The first time I ever believed Aquaman was a King, rather than just accepting the fact, was in Grant Morrison’s JLA #41: all the peoples of the world have been driven insane with war-madness by Mageddon and on Venice Beach, fighting breaks out between enraged soldiers and the super-heroes who can’t hold the chaos back. Zantanna shields the Black Canary as the sands around them are raked with bullets, the Ray is shot from the sky and believes himself about to die. And, as is the way of these things, all order and hope is lost.
An Atlantean war machine rises above the waves. From within, the amplified voice of King Arthur Of Atlantis breaks across the beach. The soldiers pause from their carnage.
“Lay down your arms! I’m serious and I have the firepower to prove it! Sworn protectorate of over fifteen thousand submarine states. My territory surrounds every continent on the planet. I rule most of this planet’s surface and almost all of its depths. So don’t even think about picking a fight with the King Of Atlantis.”
My first reaction to this scene was purely emotional. I laughed, and I felt proud of Aquaman. I’d never conceived of the character in the way Morrison, and artist Howard Porter, presented him, but it was as if I had and that someone else had overheard my thoughts and put them down on paper. For I’d always thought that DC’s Atlantis ought be a world super-power, and I’d many times imagined Arthur being not a barbarian warrior, but a soldier wielding might through judgement and strategy. And here he was. This was the Aquaman leading a technologically advanced armada into war. This was the Aquaman wielding the legal authority to wage war in defence of a coalition composed of many thousands of undersea states all less powerful than Atlantis, all united in common cause.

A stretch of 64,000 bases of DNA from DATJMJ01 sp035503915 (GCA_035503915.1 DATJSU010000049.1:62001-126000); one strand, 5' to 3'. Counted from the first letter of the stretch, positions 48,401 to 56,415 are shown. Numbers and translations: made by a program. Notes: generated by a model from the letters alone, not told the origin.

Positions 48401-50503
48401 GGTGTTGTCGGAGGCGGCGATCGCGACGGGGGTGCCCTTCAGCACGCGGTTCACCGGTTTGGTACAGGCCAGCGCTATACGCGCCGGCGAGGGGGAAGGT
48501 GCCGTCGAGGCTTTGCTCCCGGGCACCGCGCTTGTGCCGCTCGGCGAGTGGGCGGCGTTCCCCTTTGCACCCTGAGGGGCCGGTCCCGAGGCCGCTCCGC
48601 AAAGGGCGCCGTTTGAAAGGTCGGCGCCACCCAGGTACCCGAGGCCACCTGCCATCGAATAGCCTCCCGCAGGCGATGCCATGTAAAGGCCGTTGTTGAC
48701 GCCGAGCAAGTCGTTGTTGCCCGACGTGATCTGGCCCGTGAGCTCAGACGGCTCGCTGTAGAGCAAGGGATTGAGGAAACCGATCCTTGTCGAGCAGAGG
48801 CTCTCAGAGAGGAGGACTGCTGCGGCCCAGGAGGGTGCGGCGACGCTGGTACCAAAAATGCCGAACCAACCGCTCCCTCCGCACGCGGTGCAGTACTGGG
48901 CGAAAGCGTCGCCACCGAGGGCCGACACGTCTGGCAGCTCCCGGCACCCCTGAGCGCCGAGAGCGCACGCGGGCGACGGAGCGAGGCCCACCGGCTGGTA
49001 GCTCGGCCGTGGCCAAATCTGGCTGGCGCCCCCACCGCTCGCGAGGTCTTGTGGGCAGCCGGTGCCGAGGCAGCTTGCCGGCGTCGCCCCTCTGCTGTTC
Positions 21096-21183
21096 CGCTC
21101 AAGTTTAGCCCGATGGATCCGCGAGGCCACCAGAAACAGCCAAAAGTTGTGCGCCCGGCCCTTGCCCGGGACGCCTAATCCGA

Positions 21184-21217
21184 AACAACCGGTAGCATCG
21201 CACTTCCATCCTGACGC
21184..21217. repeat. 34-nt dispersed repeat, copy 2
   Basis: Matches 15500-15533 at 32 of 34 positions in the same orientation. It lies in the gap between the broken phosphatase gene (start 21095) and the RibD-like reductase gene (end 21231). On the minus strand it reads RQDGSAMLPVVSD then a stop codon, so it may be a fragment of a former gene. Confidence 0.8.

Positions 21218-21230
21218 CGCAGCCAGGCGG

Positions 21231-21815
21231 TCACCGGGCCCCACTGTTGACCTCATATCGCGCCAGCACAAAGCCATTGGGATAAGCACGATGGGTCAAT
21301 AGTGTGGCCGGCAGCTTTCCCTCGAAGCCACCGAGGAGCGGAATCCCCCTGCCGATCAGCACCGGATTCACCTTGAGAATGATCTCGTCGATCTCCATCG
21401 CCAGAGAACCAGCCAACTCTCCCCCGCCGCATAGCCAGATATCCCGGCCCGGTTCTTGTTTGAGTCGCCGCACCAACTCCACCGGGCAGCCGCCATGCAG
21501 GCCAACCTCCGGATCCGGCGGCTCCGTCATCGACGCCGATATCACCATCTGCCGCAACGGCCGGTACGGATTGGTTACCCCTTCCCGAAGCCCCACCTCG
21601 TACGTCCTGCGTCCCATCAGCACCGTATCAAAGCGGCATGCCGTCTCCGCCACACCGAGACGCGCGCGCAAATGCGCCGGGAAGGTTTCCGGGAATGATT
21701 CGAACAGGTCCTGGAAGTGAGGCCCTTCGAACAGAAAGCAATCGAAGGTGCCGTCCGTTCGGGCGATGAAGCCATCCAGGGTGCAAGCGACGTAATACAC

That’s a lot of character, but that’s the sense you get in reading Morrison’s work on the character.